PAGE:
The Philips Hue Go is the least likely device to convince anyone to switch to Philips Hue for their smart lighting needs. It’s expensive for a lamp of its size, and its distinctly modern, all-plastic, bowl-like industrial design will leave many cold. On the other hand, there’s a Bluetooth radio onboard, so you don’t need to also have a Philips Hue Zigbee-to-Wi-Fi bridge to control it; and it can run on either AC power or its internal battery, so you can have full-color ambient light anywhere, indoors or out.
Let me emphasize ambient light. The Hue Go produces just 520 lumens of brightness—equivalent to a 43-watt incandescent—so you won’t want to rely on it for task lighting or to read by. But it is a full-color LED, with two color wheels in the Hue app that let you pick shades of colored light and white-light temperatures (varying degrees of warm to cool) respectively.
You can also create custom lighting scenes or choose from a variety of pre-programmed ones, such as “Arctic aurora” (a cool blue shade), “Tropical twilight” (a warm orange glow), and “Energize” (a bright cool white). A slider at the top of each of the app’s three lighting control panels (color, color temperature, and scenes) lets you brighten or dim the light, and there’s a button for turning the Hue Go on and off there as well.
Bluetooth or the Bridge?
Controlling the Hue Go via Bluetooth will save you from buying the $60 Hue Bridge, but you’ll be limited to controlling about 10 Bluetooth-compatible Hue bulbs, versus up to 50 if you use the Bridge. Bluetooth also provides much less range than Wi-Fi; in fact, you’ll probably need to be in the same room. That proximity requirement might not seem like a big limitation for the Hue Go since you’re essentially controlling a lamp, but having the Bridge in the mix also gives you the option of controlling your Hue lights when you’re away from home.
The Hue Go’s battery power option means you can take it outside or even on an overnight camping trip. Bluetooth would offer the control advantage when you’re out of range of your home Wi-Fi network, except there’s no easy way to toggle back and forth between Bluetooth and the Bridge (Wi-Fi). Each scenario requires a different app, and if you start with Bluetooth control, you must transfer a Hue device to the Bridge to use Wi-Fi. Repeatedly pushing the power button on the back of the Hue Go, however, will cycle it through a variety of colors and color temperatures (holding the button down will turn it off).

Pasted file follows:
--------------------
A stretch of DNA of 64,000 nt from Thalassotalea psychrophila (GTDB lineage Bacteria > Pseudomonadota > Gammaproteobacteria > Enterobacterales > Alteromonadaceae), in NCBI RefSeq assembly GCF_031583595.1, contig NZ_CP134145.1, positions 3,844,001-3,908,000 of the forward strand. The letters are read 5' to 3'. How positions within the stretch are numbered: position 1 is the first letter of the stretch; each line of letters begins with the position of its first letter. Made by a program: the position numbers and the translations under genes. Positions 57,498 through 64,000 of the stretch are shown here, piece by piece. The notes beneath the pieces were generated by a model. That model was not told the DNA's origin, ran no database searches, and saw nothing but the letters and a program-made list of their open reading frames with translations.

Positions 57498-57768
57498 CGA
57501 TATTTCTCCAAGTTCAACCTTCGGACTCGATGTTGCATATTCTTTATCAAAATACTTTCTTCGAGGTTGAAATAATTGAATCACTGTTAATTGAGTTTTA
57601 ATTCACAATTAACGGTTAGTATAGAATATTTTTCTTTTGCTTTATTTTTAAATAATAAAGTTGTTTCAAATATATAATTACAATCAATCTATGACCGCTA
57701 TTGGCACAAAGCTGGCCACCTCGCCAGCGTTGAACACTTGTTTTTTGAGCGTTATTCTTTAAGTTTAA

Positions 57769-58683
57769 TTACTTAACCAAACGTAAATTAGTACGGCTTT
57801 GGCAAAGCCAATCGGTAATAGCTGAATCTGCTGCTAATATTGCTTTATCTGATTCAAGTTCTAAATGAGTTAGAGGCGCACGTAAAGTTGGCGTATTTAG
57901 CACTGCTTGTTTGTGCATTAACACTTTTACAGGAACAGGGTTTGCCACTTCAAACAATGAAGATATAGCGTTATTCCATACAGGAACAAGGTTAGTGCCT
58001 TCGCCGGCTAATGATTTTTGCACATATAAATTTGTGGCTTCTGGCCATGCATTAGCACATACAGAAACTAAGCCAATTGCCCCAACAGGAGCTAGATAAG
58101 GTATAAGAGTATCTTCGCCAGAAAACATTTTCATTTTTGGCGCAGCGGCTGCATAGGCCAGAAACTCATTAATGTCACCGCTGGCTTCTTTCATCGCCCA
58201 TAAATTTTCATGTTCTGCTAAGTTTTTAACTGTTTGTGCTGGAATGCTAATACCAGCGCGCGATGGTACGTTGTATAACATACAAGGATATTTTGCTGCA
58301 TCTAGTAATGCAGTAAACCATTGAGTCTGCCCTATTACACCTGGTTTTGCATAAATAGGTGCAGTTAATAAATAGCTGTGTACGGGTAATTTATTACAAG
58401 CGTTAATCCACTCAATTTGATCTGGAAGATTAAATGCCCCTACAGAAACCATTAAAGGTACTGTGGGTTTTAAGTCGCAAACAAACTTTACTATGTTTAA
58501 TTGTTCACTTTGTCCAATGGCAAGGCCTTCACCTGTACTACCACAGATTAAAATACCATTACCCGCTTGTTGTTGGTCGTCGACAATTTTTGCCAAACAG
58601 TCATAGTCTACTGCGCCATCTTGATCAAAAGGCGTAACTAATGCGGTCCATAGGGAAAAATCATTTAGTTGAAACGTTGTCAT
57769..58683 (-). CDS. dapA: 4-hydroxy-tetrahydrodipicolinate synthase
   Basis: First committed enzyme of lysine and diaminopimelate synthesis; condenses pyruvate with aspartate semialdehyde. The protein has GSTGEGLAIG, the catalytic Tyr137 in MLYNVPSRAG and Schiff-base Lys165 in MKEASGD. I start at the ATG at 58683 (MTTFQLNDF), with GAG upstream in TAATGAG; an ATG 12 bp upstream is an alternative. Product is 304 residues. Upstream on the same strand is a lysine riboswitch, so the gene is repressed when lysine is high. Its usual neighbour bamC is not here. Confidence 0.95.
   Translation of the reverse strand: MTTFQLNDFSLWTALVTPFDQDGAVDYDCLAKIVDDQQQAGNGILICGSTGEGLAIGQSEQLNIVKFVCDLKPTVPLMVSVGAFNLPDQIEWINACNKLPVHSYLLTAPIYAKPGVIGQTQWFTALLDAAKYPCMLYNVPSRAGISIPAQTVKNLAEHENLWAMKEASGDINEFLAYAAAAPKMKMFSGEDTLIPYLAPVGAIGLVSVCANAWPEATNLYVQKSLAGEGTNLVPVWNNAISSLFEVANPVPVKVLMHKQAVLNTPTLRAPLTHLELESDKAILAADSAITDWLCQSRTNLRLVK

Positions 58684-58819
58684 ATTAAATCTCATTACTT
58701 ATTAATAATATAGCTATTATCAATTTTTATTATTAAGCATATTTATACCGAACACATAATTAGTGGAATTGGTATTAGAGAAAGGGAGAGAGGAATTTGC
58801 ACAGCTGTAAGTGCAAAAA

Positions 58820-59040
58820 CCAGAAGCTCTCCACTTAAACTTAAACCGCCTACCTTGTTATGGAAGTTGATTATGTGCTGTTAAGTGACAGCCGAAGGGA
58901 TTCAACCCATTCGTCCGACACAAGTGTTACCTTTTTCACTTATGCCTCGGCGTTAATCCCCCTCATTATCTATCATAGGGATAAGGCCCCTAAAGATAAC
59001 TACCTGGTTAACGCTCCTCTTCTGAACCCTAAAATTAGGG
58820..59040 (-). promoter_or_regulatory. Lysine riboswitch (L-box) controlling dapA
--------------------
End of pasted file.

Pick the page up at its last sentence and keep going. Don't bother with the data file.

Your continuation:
When you take the Hue Go outside, you should remember that the device is not only not waterproof, but that it’s not protected from water at all. Its manufacturer, Signify, gives it an IP20 rating, with the numeral two meaning that it’s protected from big particulate matter (larger than 12.5mm, or about half an inch). The zero in this rating typically means the manufacturer hasn’t tested the device for protection from water, but Signify’s website says the Hue Go has “no protection against water.”
You’ll need to add the Hue Go to a virtual room before you can control it via either app, a step that seems counterintuitive for a device that might be used all over—and even away from—your home. I decided to create a room called Mobile and assigned it there. If you decide to place it in your bedroom (or anywhere else), so you can control it with other Philips Hue smart bulbs or luminaires in the same vicinity, that’s easy enough to do.
The Hue Go is versatile and portable, it produces very high-quality light in every hue of the rainbow, and it’s part of the largest ecosystem of smart lighting devices on the market. Its very modern and all-plastic industrial design won’t float everyone’s boat—I can’t say I’m a fan—but the option to control it via Bluetooth means you don’t need to also buy a Hue Bridge if you don’t already have one.
Given that this lamp offers the option of running on battery power, there’s no question that a lot of people will take it outdoors for ambient lighting on picnic and patio tables, so I’m scratching my head over Signify’s decision to not build in at least some protection from the weather. It needn’t be submersible, but for the price, it should be able to withstand exposure to rain.
Source : Macworld